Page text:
Scientists may recreate beer from 1840’s shipwreck

A bottle of beer found in an 1840s shipwreck near Finland is seen in a handout photo. Finnish researchers say they may be able to recreate beer from the 1840s after finding living bacteria in beer from a shipwreck near Aland islands. REUTERS/VTT/Handout

It seems that a bottle of beer was found in a shipwreck in the Åland Islands in the Baltic Sea off Finland that contained living bacteria.  The capture of these bacteria could lead to the creation of a beer that is very close to what was found in this 170 year old beer.

The 2010 discovery of the ship, believed to have sunk in the 1840s, also included the world’s oldest champagne considered drinkable which has since been auctioned off.


Researchers analyzed two bottles of beer, which they admitted “had not stood the test of time well” but retained a pale golden color and could originally have had hints of rose, almond and cloves.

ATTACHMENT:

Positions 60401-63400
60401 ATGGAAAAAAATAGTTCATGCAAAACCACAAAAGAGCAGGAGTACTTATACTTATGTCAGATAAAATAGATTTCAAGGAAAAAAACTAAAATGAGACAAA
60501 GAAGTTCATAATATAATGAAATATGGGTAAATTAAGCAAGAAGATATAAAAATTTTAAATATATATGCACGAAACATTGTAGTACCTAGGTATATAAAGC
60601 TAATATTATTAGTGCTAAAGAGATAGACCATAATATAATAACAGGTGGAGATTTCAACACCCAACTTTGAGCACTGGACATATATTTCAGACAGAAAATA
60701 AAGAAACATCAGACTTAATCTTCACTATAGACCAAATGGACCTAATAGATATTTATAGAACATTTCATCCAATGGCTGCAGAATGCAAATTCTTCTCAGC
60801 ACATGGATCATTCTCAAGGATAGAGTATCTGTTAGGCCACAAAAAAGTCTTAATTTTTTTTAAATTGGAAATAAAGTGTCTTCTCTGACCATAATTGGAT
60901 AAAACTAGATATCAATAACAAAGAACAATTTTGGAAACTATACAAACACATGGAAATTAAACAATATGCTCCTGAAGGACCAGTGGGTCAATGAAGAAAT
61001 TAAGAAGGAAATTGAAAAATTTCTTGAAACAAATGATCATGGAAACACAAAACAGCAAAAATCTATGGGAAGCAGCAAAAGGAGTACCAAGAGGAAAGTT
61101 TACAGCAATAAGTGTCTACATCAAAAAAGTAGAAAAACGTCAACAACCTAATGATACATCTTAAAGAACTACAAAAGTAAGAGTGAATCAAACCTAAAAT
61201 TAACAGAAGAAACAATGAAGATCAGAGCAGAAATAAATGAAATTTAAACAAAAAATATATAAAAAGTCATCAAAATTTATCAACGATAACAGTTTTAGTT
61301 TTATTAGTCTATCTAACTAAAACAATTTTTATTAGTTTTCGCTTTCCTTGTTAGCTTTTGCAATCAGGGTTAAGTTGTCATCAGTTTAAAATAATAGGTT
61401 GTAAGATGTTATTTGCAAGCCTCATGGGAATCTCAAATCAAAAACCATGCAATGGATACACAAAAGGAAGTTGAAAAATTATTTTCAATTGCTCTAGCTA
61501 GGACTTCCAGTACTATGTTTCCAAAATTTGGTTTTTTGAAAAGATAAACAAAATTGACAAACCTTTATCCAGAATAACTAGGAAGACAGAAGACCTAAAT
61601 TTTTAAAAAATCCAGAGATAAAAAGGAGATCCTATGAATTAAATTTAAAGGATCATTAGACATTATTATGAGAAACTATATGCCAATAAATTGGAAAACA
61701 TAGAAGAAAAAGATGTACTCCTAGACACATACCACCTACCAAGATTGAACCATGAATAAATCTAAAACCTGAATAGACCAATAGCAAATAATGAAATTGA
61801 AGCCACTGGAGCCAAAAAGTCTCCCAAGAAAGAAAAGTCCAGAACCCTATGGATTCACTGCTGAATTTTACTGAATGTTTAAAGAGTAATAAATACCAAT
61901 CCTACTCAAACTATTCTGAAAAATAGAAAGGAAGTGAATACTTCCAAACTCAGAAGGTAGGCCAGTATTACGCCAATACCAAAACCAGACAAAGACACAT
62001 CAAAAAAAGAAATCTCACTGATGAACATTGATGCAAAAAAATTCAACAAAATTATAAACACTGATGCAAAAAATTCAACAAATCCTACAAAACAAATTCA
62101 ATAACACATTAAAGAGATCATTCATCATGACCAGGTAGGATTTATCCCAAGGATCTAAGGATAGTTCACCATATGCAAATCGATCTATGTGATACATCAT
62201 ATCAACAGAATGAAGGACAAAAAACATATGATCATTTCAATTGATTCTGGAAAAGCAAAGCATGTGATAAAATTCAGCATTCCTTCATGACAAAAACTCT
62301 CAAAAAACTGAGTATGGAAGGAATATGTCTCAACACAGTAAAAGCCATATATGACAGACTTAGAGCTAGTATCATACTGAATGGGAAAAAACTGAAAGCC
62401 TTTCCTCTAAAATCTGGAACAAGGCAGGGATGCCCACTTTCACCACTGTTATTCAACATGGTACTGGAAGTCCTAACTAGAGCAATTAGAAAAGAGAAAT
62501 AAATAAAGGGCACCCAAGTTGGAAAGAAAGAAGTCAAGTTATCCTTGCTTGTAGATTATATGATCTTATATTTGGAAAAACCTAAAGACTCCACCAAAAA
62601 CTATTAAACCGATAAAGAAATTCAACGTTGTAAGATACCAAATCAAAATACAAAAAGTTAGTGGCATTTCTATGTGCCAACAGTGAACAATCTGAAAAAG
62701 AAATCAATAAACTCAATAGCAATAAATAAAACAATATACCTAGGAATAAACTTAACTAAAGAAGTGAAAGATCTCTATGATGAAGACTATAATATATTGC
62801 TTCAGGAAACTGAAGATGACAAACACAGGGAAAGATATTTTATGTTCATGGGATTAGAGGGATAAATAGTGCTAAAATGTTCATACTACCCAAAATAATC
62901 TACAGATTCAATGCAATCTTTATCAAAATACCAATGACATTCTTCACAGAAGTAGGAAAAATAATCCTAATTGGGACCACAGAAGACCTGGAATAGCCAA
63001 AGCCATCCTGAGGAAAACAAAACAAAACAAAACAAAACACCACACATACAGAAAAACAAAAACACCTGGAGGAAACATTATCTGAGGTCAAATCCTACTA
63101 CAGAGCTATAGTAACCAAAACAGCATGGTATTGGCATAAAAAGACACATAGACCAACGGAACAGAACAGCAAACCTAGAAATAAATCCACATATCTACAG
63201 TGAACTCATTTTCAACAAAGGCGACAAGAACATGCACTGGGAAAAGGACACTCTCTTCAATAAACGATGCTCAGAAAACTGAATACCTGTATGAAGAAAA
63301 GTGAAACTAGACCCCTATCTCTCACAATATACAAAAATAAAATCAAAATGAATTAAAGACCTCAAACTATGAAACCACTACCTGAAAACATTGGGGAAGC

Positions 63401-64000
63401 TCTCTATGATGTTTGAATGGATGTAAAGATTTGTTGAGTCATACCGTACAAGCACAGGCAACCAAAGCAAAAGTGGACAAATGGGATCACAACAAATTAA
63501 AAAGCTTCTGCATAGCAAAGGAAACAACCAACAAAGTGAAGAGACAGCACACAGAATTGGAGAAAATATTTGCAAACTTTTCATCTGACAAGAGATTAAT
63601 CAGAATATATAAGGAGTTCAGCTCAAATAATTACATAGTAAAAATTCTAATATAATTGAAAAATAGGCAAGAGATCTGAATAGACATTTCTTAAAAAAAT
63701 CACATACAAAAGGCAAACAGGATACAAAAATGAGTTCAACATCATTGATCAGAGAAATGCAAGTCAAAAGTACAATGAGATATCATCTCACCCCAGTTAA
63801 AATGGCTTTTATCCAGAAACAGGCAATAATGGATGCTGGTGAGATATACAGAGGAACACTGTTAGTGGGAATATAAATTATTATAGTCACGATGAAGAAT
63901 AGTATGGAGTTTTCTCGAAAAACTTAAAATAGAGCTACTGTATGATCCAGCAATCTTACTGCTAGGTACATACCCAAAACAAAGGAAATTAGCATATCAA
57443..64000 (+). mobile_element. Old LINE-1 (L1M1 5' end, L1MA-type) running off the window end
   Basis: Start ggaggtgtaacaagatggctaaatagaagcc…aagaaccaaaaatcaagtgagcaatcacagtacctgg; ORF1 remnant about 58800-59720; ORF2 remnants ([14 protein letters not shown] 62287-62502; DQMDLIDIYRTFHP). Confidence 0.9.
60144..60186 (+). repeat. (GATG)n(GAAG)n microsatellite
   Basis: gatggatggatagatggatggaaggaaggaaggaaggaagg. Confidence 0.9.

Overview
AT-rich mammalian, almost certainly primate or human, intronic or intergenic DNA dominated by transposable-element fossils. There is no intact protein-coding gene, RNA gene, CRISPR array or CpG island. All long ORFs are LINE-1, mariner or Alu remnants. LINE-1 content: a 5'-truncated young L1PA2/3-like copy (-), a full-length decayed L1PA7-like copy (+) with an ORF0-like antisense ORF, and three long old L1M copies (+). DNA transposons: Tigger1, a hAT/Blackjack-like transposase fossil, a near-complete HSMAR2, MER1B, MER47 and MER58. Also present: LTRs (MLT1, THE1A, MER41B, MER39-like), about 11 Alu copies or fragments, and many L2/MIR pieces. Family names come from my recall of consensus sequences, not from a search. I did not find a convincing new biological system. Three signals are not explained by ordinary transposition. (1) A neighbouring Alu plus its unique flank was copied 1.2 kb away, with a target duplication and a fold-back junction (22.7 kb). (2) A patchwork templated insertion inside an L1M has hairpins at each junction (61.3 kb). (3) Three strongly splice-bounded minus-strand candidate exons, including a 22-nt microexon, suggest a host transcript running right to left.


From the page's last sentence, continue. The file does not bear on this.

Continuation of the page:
“Based on the chemical analysis we made of the beer and with help from a master brewer it would be possible to try to make beer that would resemble it as much as possible,” Annika Wilhelmson from VTT technical research centre of Finland told Reuters.

You have to wonder what the beer would taste like.  Is it really that close in flavor to anything that could be purchased today, or is there a long lost flavor or style just waiting to be rediscovered?  I certainly would be willing to give it a try.


There are 2 comments left

  1. Ed /

    I really wonder how good beer from the ship sailing time really was? I think it would be pretty harsh to be honest. It would certainly be interesting to taste it if they stayed true to the brewing techniques of the period.

    1. Scott
      Scott / Post Author

      And if they could use ingredients that were local to where they think the brew would have been made. Could be cool.

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